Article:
"Abdul Nacer Benbrika fought hard to remain in Australia and, having succeeded, has fought just as hard to remain apart from it. The Melbourne resident arrived in Australia from his native Algeria in May 1989 on a one-month visitor's permit and extended this twice, and was allowed to stay a total of six months, after which he became a prohibited non-citizen.

Six years after his arrival he was still fighting, through the Immigration Review Tribunal appeals process, for the right to stay. According to tribunal records, among his reasons for seeking residency was his "love of the Australian lifestyle".

Yet Benbrika, who has praised Osama bin Laden and defended the right of Australian Muslims to fight coalition troops in Iraq, is fixed in his view that Muslims like him should not disappear into the broader Australian community. He has one God, one law - sharia, laid down 1400 years ago - and for him, even fundamentalist clerics such as the controversial Sheik Mohammed Omran are too liberal.

The Islamic Council of Victoria board member Waleed Aly said Benbrika's place in the Muslim community was hard to define because it was so marginal. His group is "a splinter of a splinter of a splinter". "Most Muslims had never heard of him until he appeared on the ABC (7.30 Report)," Mr Aly said. "As far as I am concerned, he has no more sway over the Muslim community in Victoria than any cult leader would have over the religious communities from which they are splintered."

In 1992 Benbrika married a Lebanese woman who had become an Australian citizen and who tried to sponsor him. But the tribunal ruled he would have to leave Australia and reapply for entry. Earlier this year they were expecting their seventh child.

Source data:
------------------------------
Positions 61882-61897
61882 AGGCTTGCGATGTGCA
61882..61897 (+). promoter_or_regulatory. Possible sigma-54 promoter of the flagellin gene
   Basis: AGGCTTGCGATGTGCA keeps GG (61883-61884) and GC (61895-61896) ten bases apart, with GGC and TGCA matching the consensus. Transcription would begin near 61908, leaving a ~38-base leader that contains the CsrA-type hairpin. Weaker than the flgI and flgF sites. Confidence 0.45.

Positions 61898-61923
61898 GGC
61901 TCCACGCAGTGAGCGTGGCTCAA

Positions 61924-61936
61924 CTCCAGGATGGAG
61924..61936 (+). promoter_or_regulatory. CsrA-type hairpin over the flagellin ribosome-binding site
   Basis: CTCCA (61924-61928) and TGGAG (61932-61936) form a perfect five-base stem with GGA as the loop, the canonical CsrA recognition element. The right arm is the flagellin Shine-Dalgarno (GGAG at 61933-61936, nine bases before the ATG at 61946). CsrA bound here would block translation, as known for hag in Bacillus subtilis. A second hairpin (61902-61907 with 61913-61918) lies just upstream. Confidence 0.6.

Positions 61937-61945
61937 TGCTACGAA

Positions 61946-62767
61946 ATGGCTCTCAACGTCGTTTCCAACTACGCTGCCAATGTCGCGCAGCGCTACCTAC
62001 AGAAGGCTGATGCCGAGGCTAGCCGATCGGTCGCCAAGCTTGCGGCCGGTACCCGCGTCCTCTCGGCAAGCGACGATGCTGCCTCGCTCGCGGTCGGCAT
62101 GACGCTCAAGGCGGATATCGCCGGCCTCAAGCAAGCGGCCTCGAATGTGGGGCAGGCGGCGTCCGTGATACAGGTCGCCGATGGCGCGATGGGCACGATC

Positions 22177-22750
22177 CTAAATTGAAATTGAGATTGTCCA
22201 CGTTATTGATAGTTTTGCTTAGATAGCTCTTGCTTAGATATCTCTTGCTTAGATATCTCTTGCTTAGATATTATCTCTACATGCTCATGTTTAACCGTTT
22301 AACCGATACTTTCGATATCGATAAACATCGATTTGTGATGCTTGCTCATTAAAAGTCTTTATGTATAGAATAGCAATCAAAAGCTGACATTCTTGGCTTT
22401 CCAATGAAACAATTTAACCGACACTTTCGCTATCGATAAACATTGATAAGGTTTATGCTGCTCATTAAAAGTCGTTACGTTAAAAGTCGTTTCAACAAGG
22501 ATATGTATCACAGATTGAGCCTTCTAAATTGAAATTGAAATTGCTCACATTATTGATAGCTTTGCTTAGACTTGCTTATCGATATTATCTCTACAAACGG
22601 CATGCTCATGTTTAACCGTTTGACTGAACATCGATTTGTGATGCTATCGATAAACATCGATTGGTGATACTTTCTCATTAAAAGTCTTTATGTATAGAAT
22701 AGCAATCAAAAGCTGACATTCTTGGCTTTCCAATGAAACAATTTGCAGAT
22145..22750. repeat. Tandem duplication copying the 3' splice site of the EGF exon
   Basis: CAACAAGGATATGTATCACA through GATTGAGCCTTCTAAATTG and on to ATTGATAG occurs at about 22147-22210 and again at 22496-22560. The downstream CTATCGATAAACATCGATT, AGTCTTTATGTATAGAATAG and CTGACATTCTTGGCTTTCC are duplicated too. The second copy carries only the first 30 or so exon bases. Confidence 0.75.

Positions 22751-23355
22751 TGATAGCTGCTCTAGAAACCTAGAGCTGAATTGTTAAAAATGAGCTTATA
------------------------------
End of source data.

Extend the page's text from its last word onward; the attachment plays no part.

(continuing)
He was identified by police as a key figure in the 16-month investigation that climaxed in yesterday's arrests. But for Benbrika hardship and adversity are part of Allah's way: the more you face hard times, the more you practise Islam."

As a side bar type of thing, I wonder if this guy and his followers are all there is to the "terrorist threat" that Howard and Beazely have been running from, or more precisely, posturing and politicising for, because they have been under tight surveilance and the subject of prior public comment and arrest. Or is there more? We can be thankful that all of the fall-out is taking place in the light of public view and not hidden in some secret detention or Guantanamo Bay. We can be thankful that the police and all the intelligence agencies have had their collective eye on these guys and their alleged plot from their incepiency. And, so far, we can still wonder if all Howard's hoopla and grandstanding was political hyperbole and unnecessary erosion of our tradtional civil liberties - or if we can now shorten that sunset clause and bring forward the anticipated "review" of the SSedtion law.

Finally, it needs to be reitorated that Abu Bkr is described by other Muslims as "fringe" and wrong. Re-read what Waleed Aly said above, and check out his comments at the link I provided. And consider what others are saying and doing about Bkr and his ilk at http://www.smh.com.au/news/national/were-not-doing-enough-islamic-principal/2005/11/09/1131407674754.html

1 Comments:

Blogger Rex said...

Good post GS.

10 November 2005 at 1:17:00 am GMT+10